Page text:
Coaches are the backbone of any swim team and frequently the unsung heroes of an athlete’s success. They are the instructors, motivators, teachers and role models for many young athletes and swimmers. That’s why it’s important that SwimOutlet.com partners with organizations like the National Interscholastic Swim Coaches Association (NISCA). Every month, we recognize a different coach around the country for their tireless devotion to our sport and its athletes with our SwimOutlet.com Coach of the Month Award.
This month’s SwimOutlet.com Coach of the Month spotlights Chris Deger, a 33-year coaching veteran of both water polo and swimming at Maine South in Park Ridge, IL. Congrats!
by Jarrod Shoemaker, 2008 Olympic triathlete & SwimOutlet.com expert contributor
The growth in open water swimming in the past decade has been tremendous, whether for fitness, competition or multi-sport events like triathlons. Venues range from lakes to rivers to bays to oceans and each one presents different challenges. Most open water swimmers train for races exclusively in the pool and this can leave them unprepared for open water swimming. There are a few important techniques to think about when swimming open water, so I put them together with my tips: sighting, stroke efficiency, buoy turns and water entries and exits.
By Mark Gangloff, Olympic Gold Medalist
For quite some time “land” athletes have benefitted from technology. Between watches, GPS devices, computers, and even shoes that provide key metrics, land athletes have been able to track their training, compare results, and set goals rather easily. In the pool, we are often left to our own devices (no pun intended): counting.
Recently, there has been a transition to swimmer-friendly technology. Among them, Swim.com has launched in beta this summer, providing a swim tracking and workout platform that is compatible across multiple wearables, including some tech watches that I have reviewed here.
Tech watches – some people call them smart watches – for swimmers provide key feedback and relieve the athlete of counting, tracking, and roping an innocent bystander into keep your pace.
Over the last several weeks, I have tried many tech watches for swimmers. I am thrilled about these innovations and what they could do for our sport and our athletes so a brief overview follows.
The Telly Awards has named the “Swim Like a Champion” DVD series – available online exclusively at SwimOutlet.com – as a Silver Winner in the 35th Annual Telly Awards. “Swim Like a Champion” was produced by The Fitter & Faster Swim Tour presented by SwimOutlet.com together with Championship Productions and has been the best-selling training video on SwimOutlet.com since its launch last December.Read More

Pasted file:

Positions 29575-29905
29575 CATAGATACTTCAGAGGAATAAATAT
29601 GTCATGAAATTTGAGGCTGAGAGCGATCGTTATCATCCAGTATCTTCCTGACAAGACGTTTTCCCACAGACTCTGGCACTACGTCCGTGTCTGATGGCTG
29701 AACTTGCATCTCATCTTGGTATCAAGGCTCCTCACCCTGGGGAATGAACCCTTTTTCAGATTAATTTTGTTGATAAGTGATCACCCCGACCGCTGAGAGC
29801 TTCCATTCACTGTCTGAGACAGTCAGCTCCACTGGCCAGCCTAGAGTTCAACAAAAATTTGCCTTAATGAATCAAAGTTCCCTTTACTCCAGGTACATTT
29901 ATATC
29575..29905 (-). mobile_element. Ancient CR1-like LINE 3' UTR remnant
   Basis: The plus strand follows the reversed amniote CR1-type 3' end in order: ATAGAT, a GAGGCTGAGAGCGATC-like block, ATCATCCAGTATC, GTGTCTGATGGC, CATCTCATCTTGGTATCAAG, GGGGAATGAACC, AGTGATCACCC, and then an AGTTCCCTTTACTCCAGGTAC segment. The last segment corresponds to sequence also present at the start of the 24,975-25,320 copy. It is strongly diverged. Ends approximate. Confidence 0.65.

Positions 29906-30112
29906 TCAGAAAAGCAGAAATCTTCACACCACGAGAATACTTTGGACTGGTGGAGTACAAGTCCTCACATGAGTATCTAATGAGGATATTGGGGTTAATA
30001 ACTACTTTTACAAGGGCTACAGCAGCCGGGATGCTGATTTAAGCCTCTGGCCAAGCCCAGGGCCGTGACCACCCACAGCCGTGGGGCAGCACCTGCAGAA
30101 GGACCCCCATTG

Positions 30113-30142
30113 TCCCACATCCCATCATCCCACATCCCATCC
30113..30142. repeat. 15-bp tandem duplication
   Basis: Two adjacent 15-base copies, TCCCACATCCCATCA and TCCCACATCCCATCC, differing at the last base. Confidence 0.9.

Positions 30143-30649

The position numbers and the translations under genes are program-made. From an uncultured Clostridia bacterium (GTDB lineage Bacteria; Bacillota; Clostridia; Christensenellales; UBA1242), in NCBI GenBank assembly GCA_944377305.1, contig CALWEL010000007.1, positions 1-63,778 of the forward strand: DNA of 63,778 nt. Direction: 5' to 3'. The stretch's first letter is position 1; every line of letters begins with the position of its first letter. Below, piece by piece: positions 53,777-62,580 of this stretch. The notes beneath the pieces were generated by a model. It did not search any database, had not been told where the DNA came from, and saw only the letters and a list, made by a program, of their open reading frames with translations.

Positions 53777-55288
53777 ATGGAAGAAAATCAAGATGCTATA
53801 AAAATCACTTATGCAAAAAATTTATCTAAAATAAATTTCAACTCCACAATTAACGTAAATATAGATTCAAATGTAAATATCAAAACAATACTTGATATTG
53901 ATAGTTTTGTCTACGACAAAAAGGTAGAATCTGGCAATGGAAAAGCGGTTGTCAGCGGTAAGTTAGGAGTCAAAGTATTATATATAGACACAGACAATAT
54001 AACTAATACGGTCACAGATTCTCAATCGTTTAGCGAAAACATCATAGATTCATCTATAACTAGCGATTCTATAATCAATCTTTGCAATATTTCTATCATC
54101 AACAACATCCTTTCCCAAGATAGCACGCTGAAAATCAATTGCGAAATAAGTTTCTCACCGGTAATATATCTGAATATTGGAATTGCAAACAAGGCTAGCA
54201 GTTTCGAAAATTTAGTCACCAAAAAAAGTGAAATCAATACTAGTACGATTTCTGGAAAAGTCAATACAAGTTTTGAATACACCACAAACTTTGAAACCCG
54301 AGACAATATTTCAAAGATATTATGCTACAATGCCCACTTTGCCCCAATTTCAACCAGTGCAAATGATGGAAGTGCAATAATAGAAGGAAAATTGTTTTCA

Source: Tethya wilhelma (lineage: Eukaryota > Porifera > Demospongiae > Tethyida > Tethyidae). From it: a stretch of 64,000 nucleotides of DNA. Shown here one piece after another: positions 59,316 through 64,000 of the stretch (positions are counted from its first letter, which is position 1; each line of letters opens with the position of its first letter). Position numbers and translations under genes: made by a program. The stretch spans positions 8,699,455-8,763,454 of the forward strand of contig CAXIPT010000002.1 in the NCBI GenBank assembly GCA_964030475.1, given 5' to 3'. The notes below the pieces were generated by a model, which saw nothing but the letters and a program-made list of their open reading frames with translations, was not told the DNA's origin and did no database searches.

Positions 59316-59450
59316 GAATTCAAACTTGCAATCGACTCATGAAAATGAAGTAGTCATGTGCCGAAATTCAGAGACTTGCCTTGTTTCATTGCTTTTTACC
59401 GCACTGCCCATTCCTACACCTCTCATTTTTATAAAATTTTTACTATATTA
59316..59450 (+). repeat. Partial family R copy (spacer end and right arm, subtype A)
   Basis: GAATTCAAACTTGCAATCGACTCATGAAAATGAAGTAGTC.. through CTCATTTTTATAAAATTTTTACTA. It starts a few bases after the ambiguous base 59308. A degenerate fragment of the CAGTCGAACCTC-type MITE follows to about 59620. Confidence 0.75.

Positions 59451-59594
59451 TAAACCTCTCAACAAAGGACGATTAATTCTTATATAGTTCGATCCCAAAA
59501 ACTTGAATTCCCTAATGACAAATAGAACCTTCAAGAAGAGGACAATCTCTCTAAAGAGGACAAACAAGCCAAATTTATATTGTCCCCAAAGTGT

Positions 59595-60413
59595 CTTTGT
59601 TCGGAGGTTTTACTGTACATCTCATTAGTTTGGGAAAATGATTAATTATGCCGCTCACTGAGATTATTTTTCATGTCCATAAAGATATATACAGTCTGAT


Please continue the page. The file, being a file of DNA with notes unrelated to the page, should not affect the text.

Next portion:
Behind every swim champion is a normal person, just like the rest of us. They have a sense of humor, friends and family that inspire them to do better, hobbies (other than swimming-- believe it or not), favorite foods, and places that they call home. Olympic swimmer and TYR Athlete, Jimmy Feigen, gives us a glimpse into his world and shares 5 random facts about himself.
By Jarrod Shoemaker
As athletes we are constantly bombarded with information about the next best gadget that can measure this or help us do that. However, there is one accessory that is cheap, useful, and every athlete should have in his or her bag of tricks. That gadget is a stretch cord.Read More
Stretch cords are a useful tool for every athlete. The list of uses for stretch cords are long, but I will focus on some of the important uses and some recommendations for buying stretch cords.
The latest installment of our series about training features Arena athlete Laura Sogar.
Leave a question or comment for Laura below by May 5 11:59PM, and you will be entered to win a pair of the Arena COBRA goggles.
1) We all know getting in the pool can be a struggle some days, what keeps you motivated on days like this?
I will be the first to admit how hard getting up for those 5:30 morning workouts can be but thinking about my competition and if they are working hard that morning always gets me motivated to make sure I am not losing out on any training time. It helps that I always end up having fun with my teammates once I am at workout and any of that initial desire not to go is quickly forgotten when we are laughing during warmup.
2) What does the inside of your swim bag look like- do you have a favorite practice suit, type of goggle, or training accessory?Read More
I really really love my arena challenge back suit, I wear them every single day at workout and they’re super comfortable and flattering. As far as equipment goes I cannot do without my kickboard. Kicking is a huge part of my stroke so I spend a lot of quality time with my board doing kick sets. I also am getting really into yoga so at a meet you can often see me with my yoga block stretching out before warmup.
TOP 2014 TECH SUITS REVIEWED:
2014 Men's High End Technical Suits - Jump to Reviews | Visit Category Page
Arena Carbon Pro - Gangloff Review | Product Page
Blueseventy Nero 14 - Gangloff Review | Product Page
Speedo LZR Racer Elite 2 - Gangloff Review | Product Page
Engine Armour Wingskin - Gangloff Review | Product Page
Nike NG-1 - Gangloff Review | Product Page